Two items related to this: 1: I think that it would be better to require TLS for all DSO connections. This document (DSO) specifies that it should use TCP or TLS for connections, but the DNS Push Notification (DPN) draft requires TLS. This would complicate matters if a standard TCP connection was opened for one purpose and later a DPN operation over the same connection was attempted. Also, it improves security for all DSO operations.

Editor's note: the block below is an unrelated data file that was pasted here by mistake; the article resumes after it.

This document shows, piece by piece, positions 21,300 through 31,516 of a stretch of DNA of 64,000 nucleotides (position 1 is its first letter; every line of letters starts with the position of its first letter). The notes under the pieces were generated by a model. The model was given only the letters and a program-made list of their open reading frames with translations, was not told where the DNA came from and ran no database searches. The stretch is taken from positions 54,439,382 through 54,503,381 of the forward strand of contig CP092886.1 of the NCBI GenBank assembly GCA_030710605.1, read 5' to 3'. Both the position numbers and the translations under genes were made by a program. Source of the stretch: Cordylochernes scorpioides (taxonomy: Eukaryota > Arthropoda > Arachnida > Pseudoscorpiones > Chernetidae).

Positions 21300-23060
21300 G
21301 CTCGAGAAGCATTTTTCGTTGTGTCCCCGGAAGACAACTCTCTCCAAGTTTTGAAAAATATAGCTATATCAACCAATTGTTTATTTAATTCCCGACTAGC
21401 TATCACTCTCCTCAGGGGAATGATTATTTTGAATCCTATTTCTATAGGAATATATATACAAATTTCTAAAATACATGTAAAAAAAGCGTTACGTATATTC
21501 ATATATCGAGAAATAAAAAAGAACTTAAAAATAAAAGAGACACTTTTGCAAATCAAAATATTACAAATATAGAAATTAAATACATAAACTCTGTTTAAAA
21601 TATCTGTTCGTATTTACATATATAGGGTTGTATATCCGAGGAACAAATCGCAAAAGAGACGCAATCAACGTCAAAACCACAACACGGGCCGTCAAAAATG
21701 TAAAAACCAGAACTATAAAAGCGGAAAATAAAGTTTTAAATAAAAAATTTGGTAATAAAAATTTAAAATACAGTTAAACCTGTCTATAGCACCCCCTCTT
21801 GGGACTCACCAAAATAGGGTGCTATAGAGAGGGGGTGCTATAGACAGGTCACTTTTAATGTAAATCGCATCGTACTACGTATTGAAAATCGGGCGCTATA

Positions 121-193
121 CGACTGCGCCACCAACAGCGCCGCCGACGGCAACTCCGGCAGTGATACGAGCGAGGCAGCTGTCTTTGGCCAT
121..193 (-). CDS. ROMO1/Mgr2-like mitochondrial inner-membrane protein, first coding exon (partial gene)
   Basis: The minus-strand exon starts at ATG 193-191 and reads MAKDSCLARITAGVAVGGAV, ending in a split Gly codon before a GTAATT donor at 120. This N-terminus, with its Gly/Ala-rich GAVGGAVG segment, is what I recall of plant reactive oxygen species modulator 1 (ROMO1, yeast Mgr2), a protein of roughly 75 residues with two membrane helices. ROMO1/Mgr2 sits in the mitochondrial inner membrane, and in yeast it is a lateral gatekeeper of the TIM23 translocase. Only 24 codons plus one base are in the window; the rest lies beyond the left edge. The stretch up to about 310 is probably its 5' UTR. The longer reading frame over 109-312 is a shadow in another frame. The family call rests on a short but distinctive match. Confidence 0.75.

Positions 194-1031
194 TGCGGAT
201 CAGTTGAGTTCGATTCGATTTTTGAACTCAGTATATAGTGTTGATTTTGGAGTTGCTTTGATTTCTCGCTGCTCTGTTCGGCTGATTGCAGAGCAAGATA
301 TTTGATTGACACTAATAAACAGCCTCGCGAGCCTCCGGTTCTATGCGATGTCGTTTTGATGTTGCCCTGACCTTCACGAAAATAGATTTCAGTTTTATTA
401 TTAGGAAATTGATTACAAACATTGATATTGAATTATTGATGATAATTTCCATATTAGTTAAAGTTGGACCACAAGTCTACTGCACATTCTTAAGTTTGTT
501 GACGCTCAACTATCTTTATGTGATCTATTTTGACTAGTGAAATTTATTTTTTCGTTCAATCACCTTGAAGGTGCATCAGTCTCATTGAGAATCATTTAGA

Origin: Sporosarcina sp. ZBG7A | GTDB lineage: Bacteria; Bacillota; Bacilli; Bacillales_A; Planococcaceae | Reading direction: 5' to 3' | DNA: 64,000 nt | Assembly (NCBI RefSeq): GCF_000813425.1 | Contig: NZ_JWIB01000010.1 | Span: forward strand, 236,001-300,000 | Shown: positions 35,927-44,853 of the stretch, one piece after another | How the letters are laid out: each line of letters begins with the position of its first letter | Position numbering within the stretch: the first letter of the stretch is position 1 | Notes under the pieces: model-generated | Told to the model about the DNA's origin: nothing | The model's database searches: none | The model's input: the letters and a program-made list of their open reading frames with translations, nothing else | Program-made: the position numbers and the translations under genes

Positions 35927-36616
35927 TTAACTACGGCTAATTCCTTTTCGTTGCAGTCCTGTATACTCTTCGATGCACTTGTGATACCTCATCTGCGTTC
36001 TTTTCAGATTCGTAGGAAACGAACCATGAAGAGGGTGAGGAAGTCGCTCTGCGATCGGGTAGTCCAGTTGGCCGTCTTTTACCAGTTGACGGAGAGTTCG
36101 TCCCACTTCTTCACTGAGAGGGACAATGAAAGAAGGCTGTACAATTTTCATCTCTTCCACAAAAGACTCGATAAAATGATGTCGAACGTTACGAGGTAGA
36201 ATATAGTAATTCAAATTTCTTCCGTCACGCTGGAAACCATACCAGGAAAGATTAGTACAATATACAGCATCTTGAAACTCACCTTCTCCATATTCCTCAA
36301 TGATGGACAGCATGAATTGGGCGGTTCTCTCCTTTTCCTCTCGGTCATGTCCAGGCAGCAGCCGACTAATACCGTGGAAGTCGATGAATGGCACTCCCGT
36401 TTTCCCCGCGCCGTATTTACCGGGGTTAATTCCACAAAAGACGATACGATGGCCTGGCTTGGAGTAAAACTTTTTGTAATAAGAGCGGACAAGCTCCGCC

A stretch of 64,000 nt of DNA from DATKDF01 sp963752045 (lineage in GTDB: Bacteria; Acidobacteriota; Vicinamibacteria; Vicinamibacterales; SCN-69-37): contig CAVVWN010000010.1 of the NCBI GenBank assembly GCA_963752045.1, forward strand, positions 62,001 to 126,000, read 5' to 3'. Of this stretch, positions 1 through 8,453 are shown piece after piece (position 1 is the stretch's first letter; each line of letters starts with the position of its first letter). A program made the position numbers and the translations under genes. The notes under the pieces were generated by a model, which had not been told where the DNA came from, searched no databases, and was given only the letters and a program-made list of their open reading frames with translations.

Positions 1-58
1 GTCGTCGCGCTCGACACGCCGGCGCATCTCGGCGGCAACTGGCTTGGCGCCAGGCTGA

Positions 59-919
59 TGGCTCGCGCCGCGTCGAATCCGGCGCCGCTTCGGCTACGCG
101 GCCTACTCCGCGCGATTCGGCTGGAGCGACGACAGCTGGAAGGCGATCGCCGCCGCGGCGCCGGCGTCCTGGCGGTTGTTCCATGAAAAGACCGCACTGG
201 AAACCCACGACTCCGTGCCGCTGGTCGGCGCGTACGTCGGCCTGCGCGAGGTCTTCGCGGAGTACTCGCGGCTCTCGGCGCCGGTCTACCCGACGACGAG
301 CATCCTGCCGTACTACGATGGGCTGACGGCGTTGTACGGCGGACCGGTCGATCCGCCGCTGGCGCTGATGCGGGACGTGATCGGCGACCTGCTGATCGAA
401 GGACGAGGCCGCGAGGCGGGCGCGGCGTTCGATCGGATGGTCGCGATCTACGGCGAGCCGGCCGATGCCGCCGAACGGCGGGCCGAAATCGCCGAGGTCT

2: I also believe this document should only support DSO over TLS, not session based protocols in general. If there is a need/desire for doing DSO over other protocols, a new RFC allowing each protocol would be required. This requirement will ensure that all implementations of this draft would interoperate. (If DSO-over-X and DSO-over-Y both are compliant with this document, they are not likely to interoperate even if both X and Y are session based, which would defeat the purpose of a standard.) Regards, Jan. On 2/2/18, 4:58 PM, "DNSOP on behalf of Paul Hoffman" <dnsop-boun...@ietf.org on behalf of paul.hoff...@vpnc.org> wrote: The current draft is hand-wavy when it comes to which transports DSO can run on. Section 2 says "such as": The term "connection" means a bidirectional byte stream of reliable, in-order messages, such as provided by using DNS over TCP [RFC1035][RFC7766] or DNS over TLS [RFC7858]. Section 4.1 says "are suitable": Standard DNS over TCP [RFC1035][RFC7766], and DNS over TLS [RFC7858] are suitable protocols. The document should explicitly list which protocols are currently acceptable, and say that the list can change in the future based on standards-track documents. Proposed wording for both of these above are: Section 2: The term "connection" means a bidirectional byte stream of reliable, in-order messages. Section 4.1 says "are suitable": DSO MUST be run as standard DNS over TCP [RFC1035][RFC7766] or DNS over TLS [RFC7858]. This list might expand in the future, such an expansion MUST be in standards-track RFCs. Having developers know exactly which protocols can be used is important so that they do not use protocols that they accidentally think are reliable and in-order. For example, the DOH WG is working on a protocol that might initially seem attractive, but it does *not* qualify for DSO. --Paul Hoffman _______________________________________________ DNSOP mailing list DNSOP@ietf.org https://www.ietf.org/mailman/listinfo/dnsop _______________________________________________ DNSOP mailing list DNSOP@ietf.org https://www.ietf.org/mailman/listinfo/dnsop